Jason Smith was barely old enough to walk when he used the hose to make an ice rink in his family's Calgary-area yard.

By his fourth birthday, Smith told his mother he wanted to be a professional hockey player.

"Hockey was life," remembered Smith. "It was the most important thing to me. Hockey was the only thing I knew, the only thing I cared about."

After getting a hockey scholarship to Princeton and becoming a draft pick for the Calgary Flames, Smith's lifelong dream was shattered. He suffered three concussions in six months and was told to retire.

"I had a Princeton degree and I couldn't handwrite a letter," said Smith, now an orthopedic surgeon and consultant to the Toronto Maple Leafs. "I was scared."

Experts say professional players, NHL brass and parents need to set a better example or more young players like Smith will suffer from debilitating brain injuries.

Young players are increasingly getting their "bells rung" in soccer, hockey and football, doctors said at a Hockey Canada seminar on concussions held Saturday in Winnipeg.

Many players are also being pressured by parents and coaches to return to the field and ice too soon, paving the way for more serious injury and even death.

"It's reached epidemic proportions," said Charles Tator, a Toronto neurosurgeon and founder of ThinkFirst.

"Too many people are getting these concussions. They really are not mild … We have to take it more seriously."

Concussions are often caused by a hit to any part of the head. While they don't tend to show up on an MRI or CT scan, symptoms include nausea, dizziness, vomiting and memory loss.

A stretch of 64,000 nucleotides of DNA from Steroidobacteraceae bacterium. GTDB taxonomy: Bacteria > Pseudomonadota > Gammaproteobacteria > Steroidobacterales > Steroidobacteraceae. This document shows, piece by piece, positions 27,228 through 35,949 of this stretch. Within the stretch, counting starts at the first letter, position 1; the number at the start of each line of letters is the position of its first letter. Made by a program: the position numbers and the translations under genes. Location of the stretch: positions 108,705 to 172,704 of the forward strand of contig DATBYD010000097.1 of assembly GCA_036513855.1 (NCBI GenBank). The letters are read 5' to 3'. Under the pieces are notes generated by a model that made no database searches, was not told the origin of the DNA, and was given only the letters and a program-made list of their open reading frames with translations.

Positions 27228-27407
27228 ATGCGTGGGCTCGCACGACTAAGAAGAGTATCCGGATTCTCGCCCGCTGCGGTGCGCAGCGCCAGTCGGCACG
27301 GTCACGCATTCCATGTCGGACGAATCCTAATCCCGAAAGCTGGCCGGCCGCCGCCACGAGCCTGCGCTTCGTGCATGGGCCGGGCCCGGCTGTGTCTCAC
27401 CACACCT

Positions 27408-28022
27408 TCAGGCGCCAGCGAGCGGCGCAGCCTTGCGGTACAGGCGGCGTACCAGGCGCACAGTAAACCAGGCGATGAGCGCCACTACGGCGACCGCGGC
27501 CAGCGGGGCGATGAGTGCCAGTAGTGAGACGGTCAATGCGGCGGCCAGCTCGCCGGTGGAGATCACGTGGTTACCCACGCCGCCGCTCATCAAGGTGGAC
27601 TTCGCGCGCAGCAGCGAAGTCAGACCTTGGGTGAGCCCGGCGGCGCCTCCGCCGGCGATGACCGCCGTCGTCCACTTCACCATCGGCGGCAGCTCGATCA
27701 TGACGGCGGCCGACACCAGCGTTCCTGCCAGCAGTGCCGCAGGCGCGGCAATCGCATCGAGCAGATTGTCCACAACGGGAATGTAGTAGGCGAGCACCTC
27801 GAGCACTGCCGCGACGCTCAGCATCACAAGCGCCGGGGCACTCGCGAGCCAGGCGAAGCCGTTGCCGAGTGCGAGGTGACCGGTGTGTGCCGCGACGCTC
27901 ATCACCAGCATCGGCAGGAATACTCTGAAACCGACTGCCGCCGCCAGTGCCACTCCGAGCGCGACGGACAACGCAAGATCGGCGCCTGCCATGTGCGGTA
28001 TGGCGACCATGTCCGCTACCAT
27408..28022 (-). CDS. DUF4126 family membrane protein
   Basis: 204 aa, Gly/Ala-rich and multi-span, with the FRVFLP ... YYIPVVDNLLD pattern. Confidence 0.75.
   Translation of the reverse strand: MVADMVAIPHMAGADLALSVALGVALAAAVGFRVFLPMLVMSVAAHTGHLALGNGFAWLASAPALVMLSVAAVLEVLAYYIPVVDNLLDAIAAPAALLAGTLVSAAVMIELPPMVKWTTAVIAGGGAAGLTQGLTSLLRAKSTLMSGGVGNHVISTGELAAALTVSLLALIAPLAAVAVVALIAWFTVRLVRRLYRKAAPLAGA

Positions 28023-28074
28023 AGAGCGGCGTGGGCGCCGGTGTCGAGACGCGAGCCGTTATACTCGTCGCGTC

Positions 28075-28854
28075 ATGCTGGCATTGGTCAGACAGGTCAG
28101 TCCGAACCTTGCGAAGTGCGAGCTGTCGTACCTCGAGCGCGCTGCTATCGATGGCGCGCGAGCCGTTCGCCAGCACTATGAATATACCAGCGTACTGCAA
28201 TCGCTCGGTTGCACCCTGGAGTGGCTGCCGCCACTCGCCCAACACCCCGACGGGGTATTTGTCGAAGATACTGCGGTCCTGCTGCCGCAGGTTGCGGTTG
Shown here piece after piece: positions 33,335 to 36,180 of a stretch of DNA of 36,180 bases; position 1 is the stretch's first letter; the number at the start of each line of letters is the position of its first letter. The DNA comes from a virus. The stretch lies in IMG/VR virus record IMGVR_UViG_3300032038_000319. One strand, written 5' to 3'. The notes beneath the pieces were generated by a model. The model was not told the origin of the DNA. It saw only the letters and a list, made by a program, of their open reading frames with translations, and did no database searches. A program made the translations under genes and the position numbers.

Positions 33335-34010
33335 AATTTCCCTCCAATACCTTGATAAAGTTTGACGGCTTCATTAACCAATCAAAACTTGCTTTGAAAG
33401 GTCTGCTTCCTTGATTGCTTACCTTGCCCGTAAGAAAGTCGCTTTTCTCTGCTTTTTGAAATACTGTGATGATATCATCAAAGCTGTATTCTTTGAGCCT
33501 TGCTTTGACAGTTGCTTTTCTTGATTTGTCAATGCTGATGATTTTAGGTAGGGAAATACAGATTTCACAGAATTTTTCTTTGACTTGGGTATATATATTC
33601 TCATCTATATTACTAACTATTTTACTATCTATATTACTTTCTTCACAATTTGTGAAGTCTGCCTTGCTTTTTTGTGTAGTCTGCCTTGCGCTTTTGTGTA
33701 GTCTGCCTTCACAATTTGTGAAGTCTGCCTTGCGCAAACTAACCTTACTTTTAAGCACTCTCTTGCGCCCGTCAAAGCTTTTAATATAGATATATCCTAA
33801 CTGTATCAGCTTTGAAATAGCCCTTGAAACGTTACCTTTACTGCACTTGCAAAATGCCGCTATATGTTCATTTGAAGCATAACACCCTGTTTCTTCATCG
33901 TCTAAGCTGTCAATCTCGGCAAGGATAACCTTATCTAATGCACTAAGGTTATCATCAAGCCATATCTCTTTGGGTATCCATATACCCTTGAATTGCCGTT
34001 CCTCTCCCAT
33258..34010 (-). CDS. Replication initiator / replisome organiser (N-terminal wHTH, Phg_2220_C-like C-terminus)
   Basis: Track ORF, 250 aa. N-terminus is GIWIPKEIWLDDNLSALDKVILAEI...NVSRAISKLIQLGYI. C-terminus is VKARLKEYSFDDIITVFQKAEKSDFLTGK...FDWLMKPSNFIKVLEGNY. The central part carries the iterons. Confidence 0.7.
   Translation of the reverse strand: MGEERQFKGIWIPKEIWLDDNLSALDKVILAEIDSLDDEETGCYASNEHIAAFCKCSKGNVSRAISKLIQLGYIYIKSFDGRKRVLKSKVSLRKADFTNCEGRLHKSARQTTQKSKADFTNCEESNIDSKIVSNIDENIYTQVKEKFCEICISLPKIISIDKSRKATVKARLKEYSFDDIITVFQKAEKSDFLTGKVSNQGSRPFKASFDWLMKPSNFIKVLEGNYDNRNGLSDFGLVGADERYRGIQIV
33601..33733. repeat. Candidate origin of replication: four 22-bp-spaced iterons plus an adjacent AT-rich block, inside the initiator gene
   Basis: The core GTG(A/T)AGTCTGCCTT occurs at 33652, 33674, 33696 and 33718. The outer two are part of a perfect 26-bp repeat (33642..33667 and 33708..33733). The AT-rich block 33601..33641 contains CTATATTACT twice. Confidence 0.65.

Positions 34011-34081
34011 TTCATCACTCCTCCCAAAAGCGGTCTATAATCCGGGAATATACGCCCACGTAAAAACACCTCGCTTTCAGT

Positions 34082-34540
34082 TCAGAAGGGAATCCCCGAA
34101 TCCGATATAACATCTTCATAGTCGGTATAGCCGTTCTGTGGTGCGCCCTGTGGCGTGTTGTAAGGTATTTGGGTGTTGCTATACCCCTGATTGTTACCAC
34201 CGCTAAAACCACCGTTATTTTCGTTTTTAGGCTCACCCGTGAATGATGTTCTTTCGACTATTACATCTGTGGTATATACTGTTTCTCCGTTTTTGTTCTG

They have a cumulative impact on the brain, Tator said. While many people will get over their first concussion, Tator said not everyone recovers from their second.

Part of the problem stems from what young players watch their idols do on the ice, Tator said.

"When kids see players like [Wayne] Gretzky wearing "a piece of Kleenex on his head," Tator said there is little incentive for youngsters to play safely. Many young players also imitate the head-checks they see in professional hockey — with tragic consequences, he said.

Others watch players like Eric Lindros "tough it out" and return to the ice after suffering numerous concussions, he added.

"The pros are not always on our side," Tator said. "That is a problem for us."

James Kissick, former head team physician for the Ottawa Senators, said the NHL's reluctance to ban head-checks is puzzling.

"I've never seen an employer who didn't take steps to protect their assets and I've never seen a union that didn't put the safety of its members first," he said. "Nevertheless, headshots continue and they seem to be reluctant to do anything about it."

Some sports physicians say they are tired of hearing the same arguments from NHL brass who argue banning checks to the head would fundamentally change the nature of the game. Patrick Bishop, professor emeritus of kinesiology at the University of Waterloo, said traumatic brain injuries have never been a crucial part of hockey.

"It's a myth," he said. "It's a crock and we need people to stand up and do something about it."

Still others say parents and spectators also have their part to play. Paul Dennis, player development coach for the Toronto Maple Leafs, said it's too simplistic to just "throw shots" at the NHL.

"If we advocate for less hits to the head and no fighting, then when we go to a game ourselves, do we jump to our feet and cheer when there is a big hit?" Dennis said. "If we don't want that to happen, what are we doing about it?"